By Eisen L, Moore CG.
Journal of Medical Entomology 50(3): 467-78., 2013
Full Text

Eisen L, Moore CG. 2013. Aedes (Stegomyia) aegypti in the continental United States: a vector at the cool margin of its geographic range. Journal of Medical Entomology 50(3): 467-78.

U.S. range of Ae. aegypti

Counties in the continental United States with collection records of Ae. aegypti from 1986 to 2010 (shaded red), based on information from a database for invasive mosquito species curated by C. G. Moore of Colorado State University.

Effects of temperature and larval diet on development rates and survival of the dengue vector Aedes aegypti in north Queensland.
By Tun-Lin et al.
Medical and Veterinary Entomology 14(1): 31–37., 2000
Abstract

W. Tun-Lin, T.R. Burkot and B.H. Kay. 2000. Effects of temperature and larval diet on development rates and survival of the dengue vector Aedes aegypti in north Queensland, Australia. Medical and Veterinary Entomology 14(1): 31–37.

Immature development times, survival rates and adult size (wing-lengths) of the mosquito Aedes aegypti (L.) (Diptera: Culicidae) were studied in the laboratory at temperatures of 10–40°C. The duration of development from egg eclosion (hatching of the first instar) to adult was inversely related to temperature, ranging from 7.2 ± 0.2 days at 35°C to 39.7 ± 2.3 days at 15°C. The minimum temperature threshold for development (t) was determined as 8.3 ± 3.6°C and the thermal constant (K) was 181.2 ± 36.1 day-degrees above the threshold. Maximum survival rates of 88–93% were obtained between 20 and 30°C. Wing-length was inversely related to temperature. The sex ratio (♀:♂) was 1 : 1 at all temperatures tested (15, 20, 25 and 35°C) except 30°C (4 : 3).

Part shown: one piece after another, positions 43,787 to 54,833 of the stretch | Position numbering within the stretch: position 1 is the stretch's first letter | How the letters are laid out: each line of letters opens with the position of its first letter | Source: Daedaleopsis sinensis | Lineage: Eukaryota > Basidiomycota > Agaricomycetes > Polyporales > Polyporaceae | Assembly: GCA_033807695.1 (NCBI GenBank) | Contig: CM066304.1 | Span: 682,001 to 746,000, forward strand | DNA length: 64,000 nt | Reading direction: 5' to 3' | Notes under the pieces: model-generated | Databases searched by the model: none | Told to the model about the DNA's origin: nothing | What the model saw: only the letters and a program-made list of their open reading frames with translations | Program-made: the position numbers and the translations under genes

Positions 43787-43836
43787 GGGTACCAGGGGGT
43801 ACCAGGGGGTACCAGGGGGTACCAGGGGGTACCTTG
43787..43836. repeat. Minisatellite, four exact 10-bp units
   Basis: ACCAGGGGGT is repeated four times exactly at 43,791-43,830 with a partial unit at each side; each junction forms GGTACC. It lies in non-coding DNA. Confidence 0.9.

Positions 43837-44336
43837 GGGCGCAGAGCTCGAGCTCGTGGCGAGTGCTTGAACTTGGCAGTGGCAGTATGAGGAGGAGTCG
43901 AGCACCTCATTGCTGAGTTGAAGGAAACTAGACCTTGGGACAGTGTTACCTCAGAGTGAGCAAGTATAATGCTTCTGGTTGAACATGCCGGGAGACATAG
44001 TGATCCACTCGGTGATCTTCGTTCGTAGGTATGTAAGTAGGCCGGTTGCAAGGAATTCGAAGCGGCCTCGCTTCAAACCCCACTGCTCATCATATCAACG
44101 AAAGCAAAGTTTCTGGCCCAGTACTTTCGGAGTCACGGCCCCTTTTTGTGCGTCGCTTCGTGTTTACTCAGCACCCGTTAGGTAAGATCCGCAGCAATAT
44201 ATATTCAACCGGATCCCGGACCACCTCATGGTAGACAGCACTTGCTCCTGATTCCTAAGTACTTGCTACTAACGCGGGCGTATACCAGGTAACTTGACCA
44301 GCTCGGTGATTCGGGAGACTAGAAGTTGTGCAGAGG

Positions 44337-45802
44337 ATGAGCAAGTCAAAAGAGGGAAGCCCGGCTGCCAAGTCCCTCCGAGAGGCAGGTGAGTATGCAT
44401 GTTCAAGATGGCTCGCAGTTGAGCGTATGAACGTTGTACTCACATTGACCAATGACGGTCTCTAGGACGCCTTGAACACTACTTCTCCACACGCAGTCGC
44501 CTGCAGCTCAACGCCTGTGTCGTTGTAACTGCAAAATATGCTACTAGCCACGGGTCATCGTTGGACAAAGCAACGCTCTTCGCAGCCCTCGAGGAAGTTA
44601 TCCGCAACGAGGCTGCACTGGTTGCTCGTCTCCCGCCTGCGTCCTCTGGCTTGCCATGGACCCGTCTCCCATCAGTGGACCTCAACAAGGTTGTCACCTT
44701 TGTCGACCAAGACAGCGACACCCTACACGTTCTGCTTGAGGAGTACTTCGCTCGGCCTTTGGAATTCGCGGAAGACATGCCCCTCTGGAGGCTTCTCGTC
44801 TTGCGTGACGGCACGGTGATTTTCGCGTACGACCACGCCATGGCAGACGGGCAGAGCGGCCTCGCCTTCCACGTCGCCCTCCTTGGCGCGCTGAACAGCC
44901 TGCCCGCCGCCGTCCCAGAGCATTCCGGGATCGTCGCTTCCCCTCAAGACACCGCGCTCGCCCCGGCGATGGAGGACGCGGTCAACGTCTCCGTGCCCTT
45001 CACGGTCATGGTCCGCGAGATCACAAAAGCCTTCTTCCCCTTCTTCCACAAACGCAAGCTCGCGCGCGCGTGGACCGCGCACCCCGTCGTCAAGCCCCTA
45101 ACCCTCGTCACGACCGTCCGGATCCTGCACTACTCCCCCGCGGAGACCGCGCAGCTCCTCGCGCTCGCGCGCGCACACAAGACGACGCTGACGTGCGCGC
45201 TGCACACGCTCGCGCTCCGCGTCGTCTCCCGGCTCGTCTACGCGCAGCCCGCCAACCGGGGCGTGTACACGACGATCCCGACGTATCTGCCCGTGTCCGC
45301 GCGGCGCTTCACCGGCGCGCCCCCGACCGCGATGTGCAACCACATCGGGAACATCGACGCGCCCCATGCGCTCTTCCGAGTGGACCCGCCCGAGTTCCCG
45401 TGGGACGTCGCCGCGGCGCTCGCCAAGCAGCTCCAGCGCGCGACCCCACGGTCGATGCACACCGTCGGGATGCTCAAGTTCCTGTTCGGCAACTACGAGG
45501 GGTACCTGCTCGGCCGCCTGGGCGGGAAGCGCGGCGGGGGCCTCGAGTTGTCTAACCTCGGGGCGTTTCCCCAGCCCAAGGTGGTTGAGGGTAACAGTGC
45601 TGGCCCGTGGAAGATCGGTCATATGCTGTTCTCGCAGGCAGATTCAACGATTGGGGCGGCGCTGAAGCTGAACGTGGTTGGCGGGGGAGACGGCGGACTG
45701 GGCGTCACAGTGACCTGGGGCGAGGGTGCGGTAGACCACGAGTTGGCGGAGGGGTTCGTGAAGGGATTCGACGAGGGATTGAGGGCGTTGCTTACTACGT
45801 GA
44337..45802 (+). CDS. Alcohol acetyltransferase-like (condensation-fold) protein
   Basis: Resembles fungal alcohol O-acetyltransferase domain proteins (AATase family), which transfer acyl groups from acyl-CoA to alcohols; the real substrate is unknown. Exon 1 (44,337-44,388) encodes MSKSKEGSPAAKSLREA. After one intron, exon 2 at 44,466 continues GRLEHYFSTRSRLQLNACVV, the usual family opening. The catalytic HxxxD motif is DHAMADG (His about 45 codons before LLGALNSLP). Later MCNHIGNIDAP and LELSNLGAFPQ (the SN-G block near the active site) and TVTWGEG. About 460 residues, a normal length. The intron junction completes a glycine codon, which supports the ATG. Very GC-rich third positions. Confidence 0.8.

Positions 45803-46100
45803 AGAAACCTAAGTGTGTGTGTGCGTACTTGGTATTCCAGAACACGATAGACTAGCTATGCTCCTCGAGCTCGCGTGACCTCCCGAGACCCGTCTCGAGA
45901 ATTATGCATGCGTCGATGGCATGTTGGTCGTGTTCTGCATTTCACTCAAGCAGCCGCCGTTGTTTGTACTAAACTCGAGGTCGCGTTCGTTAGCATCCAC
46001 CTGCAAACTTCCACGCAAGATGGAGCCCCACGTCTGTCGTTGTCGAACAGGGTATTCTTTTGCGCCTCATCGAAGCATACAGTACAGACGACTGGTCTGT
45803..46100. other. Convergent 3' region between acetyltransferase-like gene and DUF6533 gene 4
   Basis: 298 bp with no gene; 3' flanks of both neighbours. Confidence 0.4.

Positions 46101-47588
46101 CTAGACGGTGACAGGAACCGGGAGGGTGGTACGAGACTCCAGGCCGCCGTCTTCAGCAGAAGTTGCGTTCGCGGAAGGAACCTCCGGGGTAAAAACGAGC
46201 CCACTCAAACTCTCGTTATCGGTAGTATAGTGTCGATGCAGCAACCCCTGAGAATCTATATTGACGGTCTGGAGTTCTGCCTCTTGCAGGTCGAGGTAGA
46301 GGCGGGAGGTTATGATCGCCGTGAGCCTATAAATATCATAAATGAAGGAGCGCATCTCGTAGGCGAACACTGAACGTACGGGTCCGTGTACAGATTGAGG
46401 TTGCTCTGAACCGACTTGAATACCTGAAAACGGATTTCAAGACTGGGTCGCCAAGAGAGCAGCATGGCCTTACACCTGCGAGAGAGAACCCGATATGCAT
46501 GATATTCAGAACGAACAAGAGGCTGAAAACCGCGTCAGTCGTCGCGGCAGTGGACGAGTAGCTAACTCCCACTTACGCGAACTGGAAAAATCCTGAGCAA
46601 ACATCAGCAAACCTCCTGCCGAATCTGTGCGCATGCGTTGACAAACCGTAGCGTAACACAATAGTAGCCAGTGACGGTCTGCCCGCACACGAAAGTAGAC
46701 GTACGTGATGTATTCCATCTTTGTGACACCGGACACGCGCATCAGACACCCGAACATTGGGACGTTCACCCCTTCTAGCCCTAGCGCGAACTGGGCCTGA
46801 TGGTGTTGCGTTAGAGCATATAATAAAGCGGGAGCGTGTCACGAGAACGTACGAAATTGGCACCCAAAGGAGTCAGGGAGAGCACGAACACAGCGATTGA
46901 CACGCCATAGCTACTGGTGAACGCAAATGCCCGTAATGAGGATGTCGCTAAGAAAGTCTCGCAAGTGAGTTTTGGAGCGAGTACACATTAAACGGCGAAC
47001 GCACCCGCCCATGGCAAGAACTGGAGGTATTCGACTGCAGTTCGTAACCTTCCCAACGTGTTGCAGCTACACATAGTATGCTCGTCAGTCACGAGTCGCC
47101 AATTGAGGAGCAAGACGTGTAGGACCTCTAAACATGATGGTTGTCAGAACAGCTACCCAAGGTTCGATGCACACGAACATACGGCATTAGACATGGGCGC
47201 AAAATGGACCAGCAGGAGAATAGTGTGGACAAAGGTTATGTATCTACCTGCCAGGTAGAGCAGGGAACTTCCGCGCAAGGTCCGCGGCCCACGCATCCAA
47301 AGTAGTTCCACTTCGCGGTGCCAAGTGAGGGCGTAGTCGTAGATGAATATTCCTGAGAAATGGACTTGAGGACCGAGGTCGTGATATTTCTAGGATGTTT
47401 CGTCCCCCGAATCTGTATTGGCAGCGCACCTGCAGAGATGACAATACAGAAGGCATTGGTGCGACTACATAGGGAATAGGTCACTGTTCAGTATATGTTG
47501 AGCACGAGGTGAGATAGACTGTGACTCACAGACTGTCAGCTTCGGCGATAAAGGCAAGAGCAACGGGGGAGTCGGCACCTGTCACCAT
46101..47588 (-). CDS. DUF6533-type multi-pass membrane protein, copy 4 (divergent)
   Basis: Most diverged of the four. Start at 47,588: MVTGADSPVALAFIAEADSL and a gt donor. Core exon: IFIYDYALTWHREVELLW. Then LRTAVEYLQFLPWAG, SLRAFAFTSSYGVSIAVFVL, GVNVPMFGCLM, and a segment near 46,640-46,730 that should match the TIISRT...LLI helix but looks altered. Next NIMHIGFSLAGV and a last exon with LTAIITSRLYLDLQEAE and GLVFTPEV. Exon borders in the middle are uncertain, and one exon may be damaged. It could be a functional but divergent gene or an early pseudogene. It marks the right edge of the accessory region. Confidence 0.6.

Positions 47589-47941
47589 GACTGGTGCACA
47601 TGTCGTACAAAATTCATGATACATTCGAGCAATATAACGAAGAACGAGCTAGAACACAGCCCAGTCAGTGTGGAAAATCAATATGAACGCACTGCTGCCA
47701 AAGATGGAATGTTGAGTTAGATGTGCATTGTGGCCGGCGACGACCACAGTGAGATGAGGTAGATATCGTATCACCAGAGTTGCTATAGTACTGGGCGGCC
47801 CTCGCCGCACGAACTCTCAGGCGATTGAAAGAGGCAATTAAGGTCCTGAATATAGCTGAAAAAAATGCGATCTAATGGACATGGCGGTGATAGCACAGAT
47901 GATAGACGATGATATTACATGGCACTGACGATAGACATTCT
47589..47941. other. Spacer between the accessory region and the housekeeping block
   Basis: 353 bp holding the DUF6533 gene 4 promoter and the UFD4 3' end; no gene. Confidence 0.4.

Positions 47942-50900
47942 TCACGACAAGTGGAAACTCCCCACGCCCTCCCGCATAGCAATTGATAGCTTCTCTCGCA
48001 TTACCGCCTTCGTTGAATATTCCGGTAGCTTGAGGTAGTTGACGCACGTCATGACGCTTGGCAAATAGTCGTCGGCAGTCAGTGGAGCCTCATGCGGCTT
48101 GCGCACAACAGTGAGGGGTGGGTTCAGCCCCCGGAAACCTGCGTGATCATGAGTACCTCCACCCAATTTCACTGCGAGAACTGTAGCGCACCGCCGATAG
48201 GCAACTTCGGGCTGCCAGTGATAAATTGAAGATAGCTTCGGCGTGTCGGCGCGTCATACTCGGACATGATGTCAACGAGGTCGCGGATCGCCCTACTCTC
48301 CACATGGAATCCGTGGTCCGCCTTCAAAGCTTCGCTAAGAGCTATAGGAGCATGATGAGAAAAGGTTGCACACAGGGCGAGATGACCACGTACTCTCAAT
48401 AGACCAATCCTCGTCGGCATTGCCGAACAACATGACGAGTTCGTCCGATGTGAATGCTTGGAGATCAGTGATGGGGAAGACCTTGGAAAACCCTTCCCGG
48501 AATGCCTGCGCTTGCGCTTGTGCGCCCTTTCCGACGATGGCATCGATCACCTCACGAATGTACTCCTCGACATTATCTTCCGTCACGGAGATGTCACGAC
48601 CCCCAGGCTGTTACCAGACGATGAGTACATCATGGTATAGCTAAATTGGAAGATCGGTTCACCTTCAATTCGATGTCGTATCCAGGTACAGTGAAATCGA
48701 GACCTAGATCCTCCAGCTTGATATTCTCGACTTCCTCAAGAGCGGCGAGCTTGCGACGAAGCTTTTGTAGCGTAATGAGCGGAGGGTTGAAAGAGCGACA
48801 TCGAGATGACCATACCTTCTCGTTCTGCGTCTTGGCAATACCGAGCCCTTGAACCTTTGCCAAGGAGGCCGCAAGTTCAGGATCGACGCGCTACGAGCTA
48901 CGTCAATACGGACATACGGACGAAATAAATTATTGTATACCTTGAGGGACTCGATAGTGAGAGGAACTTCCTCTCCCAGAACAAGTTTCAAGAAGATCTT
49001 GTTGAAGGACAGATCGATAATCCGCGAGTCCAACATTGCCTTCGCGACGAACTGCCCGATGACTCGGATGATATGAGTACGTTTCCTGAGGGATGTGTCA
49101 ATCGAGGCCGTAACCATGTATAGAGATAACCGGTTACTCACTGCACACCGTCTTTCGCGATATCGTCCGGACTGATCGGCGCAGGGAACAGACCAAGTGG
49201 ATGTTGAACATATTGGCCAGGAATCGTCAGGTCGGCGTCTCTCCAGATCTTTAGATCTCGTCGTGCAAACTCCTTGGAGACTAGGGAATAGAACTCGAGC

Effects of different temperature regimens on the development of Aedes aegypti (L.) (Diptera: Culicidae) mosquitoes.
By Mohammed, A., and D.D. Chadee.
Acta Tropica 119: 38–43., 2011
Full PDF

Azad Mohammed, Dave D. Chadee. 2011. Effects of different temperature regimens on the development of Aedes aegypti (L.) (Diptera: Culicidae) mosquitoes. Acta Tropica 119: 38–43.

This study was conducted to determine the effects of increased water temperatures on the development of Aedes aegypti immatures under laboratory conditions in Trinidad, West Indies using temperature regulated water baths to cover a range of temperatures from 24–25◦C to 34–35◦C at a relative humidity of 80%.

Pandemic dengue in Caribbean countries and the southern United States — Past, present and potential problems.
By Ehrenkranz et al.
The New England Journal of Medicine 285: 1460-1469., 1971
N Engl J Med

N. Joel Ehrenkranz, M.D., Arnoldo K. Ventura, Ph.D., Raul R. Cuadrado, Dr.P.H., William L. Pond, Ph.D., and John E. Porter, Ph.D. 1971. Pandemic Dengue in Caribbean Countries and the Southern United States — Past, Present and Potential Problems. The New England Journal of Medicine 285: 1460-1469.

THE outbreaks of dengue in the Caribbean area in 1963–64 and 1968–691 have served as reminders of the continuing presence of dengue in the Western Hemisphere, and the threat of recurrence of epidemic dengue in the southern United States.